@pritchs

Posted by: @pritchs

@inst-tech Along those same lines in woodturning we say, "Never take that last cut." Why? Because that's always the cut when you go through the side or the bottom or have a big catch, all of which destroy the piece. Once one is proficient, that doesn't happen too much, but it is always there waiting for you to misjudge the depth of cut or thickness of the material. It is often tempting to make just one more cut to get some minor imperfection out that would probably sand out, only to misjudge something and have a complete failure. It must be said that at least failures on the lathe are normally pretty spectacular. Some great stories come out of those failures. :-0

Regards,

SP

As someone in the engineering game building many automated machines, I recommend proximity sensors,Β Β 

https://www.ebay.com.au/sch/i.html?_from=R40&_trksid=p2380057.m570.l1311&_nkw=proximity+switch&_sacat=0

Β 

@frogandtoad, @pritchs

Indeed frogandtoad..I agree, as I too have alot of experience with machine automation..about 40 years worth...lol

The problem is that there are many different types of proximity sensors, with their advantages and disadvantages.Β  I've included a link for @pritchs, https://www.linquip.com/blog/types-of-proximity-sensors/ that describes those in detail..this may help him to decide which way he would like to go..

Regards,

LouisR

Β 

LouisR


   
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(@pritchs)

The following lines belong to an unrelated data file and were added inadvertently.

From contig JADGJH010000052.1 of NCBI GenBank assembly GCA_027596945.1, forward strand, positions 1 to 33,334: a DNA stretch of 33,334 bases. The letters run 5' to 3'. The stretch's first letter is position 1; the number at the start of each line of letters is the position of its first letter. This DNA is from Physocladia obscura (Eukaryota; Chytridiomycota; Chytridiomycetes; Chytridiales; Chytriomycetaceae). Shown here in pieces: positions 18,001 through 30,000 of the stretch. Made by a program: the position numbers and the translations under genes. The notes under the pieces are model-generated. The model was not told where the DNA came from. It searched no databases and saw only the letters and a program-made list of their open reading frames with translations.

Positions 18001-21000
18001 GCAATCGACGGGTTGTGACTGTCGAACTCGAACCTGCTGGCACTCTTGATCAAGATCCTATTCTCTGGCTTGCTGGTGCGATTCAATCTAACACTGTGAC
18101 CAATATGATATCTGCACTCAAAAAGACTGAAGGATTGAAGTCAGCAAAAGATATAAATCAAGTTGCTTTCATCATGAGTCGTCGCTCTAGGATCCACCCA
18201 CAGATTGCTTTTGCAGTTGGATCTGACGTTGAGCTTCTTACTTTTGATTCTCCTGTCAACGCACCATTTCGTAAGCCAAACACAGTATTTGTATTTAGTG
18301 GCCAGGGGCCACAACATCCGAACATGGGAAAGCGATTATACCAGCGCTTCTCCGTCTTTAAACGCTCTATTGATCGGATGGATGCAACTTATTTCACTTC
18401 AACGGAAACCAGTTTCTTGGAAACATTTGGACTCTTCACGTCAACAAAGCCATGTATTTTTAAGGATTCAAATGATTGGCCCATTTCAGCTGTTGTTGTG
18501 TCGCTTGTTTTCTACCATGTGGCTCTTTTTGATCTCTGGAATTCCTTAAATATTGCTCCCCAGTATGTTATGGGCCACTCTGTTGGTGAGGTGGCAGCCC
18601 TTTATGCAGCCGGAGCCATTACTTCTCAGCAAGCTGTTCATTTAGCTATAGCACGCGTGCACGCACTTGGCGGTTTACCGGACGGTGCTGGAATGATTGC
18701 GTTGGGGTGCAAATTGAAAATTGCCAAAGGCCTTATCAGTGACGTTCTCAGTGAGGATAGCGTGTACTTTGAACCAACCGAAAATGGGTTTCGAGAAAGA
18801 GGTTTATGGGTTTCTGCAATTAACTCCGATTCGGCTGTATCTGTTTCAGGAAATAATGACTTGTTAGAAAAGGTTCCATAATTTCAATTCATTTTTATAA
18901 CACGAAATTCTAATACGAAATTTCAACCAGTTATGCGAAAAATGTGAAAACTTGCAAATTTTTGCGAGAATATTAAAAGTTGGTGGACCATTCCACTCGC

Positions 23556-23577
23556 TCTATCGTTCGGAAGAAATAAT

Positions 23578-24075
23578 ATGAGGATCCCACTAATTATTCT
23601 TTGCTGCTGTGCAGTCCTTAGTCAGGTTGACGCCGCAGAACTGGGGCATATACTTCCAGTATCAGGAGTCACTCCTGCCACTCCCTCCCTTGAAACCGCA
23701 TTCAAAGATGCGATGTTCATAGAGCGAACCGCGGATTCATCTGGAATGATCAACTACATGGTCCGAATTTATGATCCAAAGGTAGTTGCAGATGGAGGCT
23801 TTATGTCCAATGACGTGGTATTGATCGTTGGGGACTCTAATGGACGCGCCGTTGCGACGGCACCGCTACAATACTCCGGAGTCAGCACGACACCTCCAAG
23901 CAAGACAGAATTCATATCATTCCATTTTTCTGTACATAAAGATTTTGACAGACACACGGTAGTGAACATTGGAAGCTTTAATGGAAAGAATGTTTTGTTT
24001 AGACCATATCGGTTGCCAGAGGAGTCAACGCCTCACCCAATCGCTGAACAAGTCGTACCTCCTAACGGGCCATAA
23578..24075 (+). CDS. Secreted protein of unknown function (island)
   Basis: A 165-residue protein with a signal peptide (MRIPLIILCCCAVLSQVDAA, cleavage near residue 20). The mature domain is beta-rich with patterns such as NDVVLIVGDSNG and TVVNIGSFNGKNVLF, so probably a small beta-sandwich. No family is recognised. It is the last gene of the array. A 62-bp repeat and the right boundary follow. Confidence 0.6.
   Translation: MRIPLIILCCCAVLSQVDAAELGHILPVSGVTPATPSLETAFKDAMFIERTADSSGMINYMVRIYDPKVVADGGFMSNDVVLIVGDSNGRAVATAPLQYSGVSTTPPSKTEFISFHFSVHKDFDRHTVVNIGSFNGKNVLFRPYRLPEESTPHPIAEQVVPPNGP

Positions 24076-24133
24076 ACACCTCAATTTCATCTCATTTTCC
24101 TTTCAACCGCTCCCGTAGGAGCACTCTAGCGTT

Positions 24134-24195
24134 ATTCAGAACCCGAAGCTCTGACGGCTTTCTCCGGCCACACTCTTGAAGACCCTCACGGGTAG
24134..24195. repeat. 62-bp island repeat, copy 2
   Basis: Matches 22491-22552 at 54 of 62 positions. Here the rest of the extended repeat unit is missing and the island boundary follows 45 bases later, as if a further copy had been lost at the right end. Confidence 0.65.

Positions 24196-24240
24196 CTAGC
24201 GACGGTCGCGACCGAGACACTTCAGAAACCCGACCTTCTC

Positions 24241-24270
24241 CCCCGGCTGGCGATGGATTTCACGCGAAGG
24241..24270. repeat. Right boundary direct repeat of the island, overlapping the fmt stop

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@inst-tech and frogandtoad, thanks for the suggestions. The article on proximity sensors was very helpful.Β 

SP


   
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ron bentley
(@ronbentley1)
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@inst-tech et alΒ 

An interesting post that got me thinking about these components as switches. Your link shows that there are quite a range of contactless switches svailable, so I suppose my query is general to all of these, although specifically to the cheap Hall effect switches readily available.

My query is this: do these switches suffer from 'bounce'? That isΒ  do the need to be denounced when integrated into a mcu design?

Just wondering....

Regards

Ron B

Ron Bentley
Creativity is an input to innovation and change is the output from innovation. Braden Kelley
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Through great input you get great output. RZA